This article originally appeared in the October issue of Drovers CattleNetwork.
When skid-steers entered the marketplace in the early 1960s they ushered in a totally new use of technology for on-farm mechanization. The tough, agile little lifters immediately found favor on farms and livestock operations, and once someone added tracks to them to make the first track loader, the segment exploded into today’s industry with dozens of manufacturers and a line of specially designed tools and attachments.
With the array of choices in brands and models, choosing the right skid-steer or compact track loader for your operation can be dizzying.
Tracks vs. tires
“Where you plan to use the machine will answer the first question, which usually is, tires or tracks?” says Paul Wade, CNH Industrial’s marketing manager for construction equipment.
“If you’re going to be using it on wet, sloppy, muddy terrain, then you need to invest the extra $10,000 to $15,000 in a tracked machine,” he explains. “Tracks are wider and provide a bigger footprint for more stable operation in those conditions.”
If most of your work will be done on a hard surface, then a skid-steer on tires is probably the right choice, he adds.
“The sticker shock may be severe when you price a machine with tracks, but if you take care of them and don’t beat them up on hard surfaces, they’ll outlast tires, and because of their extra width you’ll get a bit more lifting capacity out of tracks,” he explains.
Warren Anderson, brand marketing manager for Case Construction Equipment, agrees and adds that machines on tires are quicker and have faster top travel speeds than their tracked counterparts, plus a skid-steer on tires is ideal in applications where tight turning is required.
Radial vs. vertical lift
Wade says the next crucial consideration is what kind of lifting you will be doing with the machine — a choice between radial- and vertical-lifting mechanisms.
“Radial-lift machines are better at pushing loads where a high lift is not continually required. These machines are well-suited for construction sites where moving a load from one point to another is the main job requirement,” he explains.
“In livestock operations, however, many operators find themselves lifting loads up and dumping them into trucks or grinders, or they are lifting up and out to load hay. These applications are accomplished more productively with vertical-lift machines which use hinges and linkages to project a load but don’t require heavy pushing of that load at height,” he adds.
How much power?
“If you need to lift 2,000 pounds consistently, then you don’t need a 3,000-pound capacity machine,” Wade says. “If you’re multitasking, however, you’ll need to take into consideration the heaviest loads you’ll encounter and buy accordingly, according to your budget.”
Anderson recommends selecting a machine with a rated operating capacity (50 percent of the tipping load) that accounts for the heaviest common lifting task — and then some.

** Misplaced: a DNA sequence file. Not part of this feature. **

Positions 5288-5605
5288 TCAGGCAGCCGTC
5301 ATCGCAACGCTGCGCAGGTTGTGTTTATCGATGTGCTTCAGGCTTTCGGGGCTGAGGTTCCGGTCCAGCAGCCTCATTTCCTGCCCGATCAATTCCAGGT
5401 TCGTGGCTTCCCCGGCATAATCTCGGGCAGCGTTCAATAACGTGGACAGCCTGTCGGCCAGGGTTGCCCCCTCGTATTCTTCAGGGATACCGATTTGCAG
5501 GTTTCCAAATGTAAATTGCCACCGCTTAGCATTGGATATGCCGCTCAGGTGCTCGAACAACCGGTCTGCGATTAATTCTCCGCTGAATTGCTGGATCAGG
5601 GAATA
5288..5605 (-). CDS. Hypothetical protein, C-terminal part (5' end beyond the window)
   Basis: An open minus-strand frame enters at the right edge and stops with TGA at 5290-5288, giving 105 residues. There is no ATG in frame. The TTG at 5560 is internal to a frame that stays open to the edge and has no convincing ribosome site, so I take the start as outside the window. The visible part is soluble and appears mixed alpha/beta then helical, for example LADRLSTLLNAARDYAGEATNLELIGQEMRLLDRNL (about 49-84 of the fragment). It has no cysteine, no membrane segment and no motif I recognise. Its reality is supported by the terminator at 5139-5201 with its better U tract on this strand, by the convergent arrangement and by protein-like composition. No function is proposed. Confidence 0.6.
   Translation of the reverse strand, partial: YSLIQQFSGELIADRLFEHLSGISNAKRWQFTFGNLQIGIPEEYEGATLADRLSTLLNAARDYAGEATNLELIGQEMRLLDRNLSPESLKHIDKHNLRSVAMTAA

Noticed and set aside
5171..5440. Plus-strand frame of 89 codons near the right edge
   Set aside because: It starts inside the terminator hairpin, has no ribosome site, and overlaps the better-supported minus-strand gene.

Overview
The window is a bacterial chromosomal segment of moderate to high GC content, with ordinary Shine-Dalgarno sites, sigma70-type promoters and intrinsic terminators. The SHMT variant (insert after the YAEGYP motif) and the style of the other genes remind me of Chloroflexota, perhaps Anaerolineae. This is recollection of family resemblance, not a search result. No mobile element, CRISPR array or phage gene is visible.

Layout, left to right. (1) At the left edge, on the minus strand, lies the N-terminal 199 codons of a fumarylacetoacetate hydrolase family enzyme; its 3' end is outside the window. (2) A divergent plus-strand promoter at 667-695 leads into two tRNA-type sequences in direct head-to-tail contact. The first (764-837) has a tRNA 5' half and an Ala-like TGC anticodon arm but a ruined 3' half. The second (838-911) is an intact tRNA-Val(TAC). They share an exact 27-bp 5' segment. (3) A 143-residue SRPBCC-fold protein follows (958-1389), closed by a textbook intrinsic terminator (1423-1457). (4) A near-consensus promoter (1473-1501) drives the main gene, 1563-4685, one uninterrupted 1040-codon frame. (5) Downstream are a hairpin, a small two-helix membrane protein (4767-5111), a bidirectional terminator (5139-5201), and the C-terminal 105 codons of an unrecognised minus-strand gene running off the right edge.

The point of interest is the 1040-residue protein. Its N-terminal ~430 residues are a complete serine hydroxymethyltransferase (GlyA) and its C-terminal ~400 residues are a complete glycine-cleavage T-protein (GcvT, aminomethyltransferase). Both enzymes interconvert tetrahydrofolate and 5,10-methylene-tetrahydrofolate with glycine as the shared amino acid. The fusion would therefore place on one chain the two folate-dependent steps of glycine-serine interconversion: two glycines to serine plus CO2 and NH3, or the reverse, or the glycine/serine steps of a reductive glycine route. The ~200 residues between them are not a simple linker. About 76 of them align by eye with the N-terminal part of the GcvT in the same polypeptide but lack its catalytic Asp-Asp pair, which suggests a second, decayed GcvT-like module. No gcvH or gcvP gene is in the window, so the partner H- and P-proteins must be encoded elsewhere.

“If you know the heaviest load you’ll ever lift is 2,000 pounds, consider something at 2,100-2,500 pounds,” he says.
The rated interaction between horsepower and rated operating capacity is also important, Anderson explains.
“Greater horsepower typically allows for faster cycle times and makes it possible for the machine to get to and maintain required pressures and flows faster,” he says.
“There’s a false perception that more horsepower equals greater lifting force, but if the rated lifting capacity is the same on machines of different horsepower ratings, they will both lift the same amount. But the higher-horsepower machine will be able to do so with more multi-functions such as driving and lifting at the same time, or prying with the bucket while the ground drive is engaged at full speed,” he explains.
Fluid flow capacity
The standard-flow auxiliary hydraulics packages found on base models of skid-steers and loaders vary in capacity by manufacturer but basically provide from 17.5-24.2 gallons per minute (gpm). This system operates at the same pressure — about 3,000 pounds per square inch (psi) — as the machine’s main hydraulic system. A standard-flow system will power common attachments such as 4-in-1 buckets, grapples, augers and trenchers.
“A high-flow system is a second option buyers will meet in their purchase plans,” Anderson says. “The flow rate on a high-flow system ranges from 30.7 to 37.6 gpm, and is capable of powering snow blowers, chipper/shredders and, in the construction trade, rock saws.”
A third choice includes a 4,000 psi “enhanced high-flow auxiliary hydraulics package” designed for specialized tools usually found in the construction trade.
Both men urge buyers to budget their purchase according to the hydraulic demands of expected day-to-day use.
Mechanical vs. electro-hydraulic controls
Traditionally, skid-steers were equipped with mechanical controls which are based on mechanical foot- and hand-control linkages which meet the operator with mechanical resistance. The more response needed, the further the operator needs to push or pull levers — which becomes labor intensive during a long work day.
Today, mechanical controls are still available, but electric-over-hydraulic systems are becoming more popular because of their ease of use and their reduction in operator fatigue.
“It’s easier to twist a wrist than it is to push a lever with your arm or leg,” Anderson explains. “Also, the new electro-hydraulic systems allow the operator to use pre-set settings which allow fine-tuning the machine’s response to the individual operator.
“This technology has added tremendously to the productivity of skid-steers and CTL machines where repetitive motions in the cab are necessary,” he adds.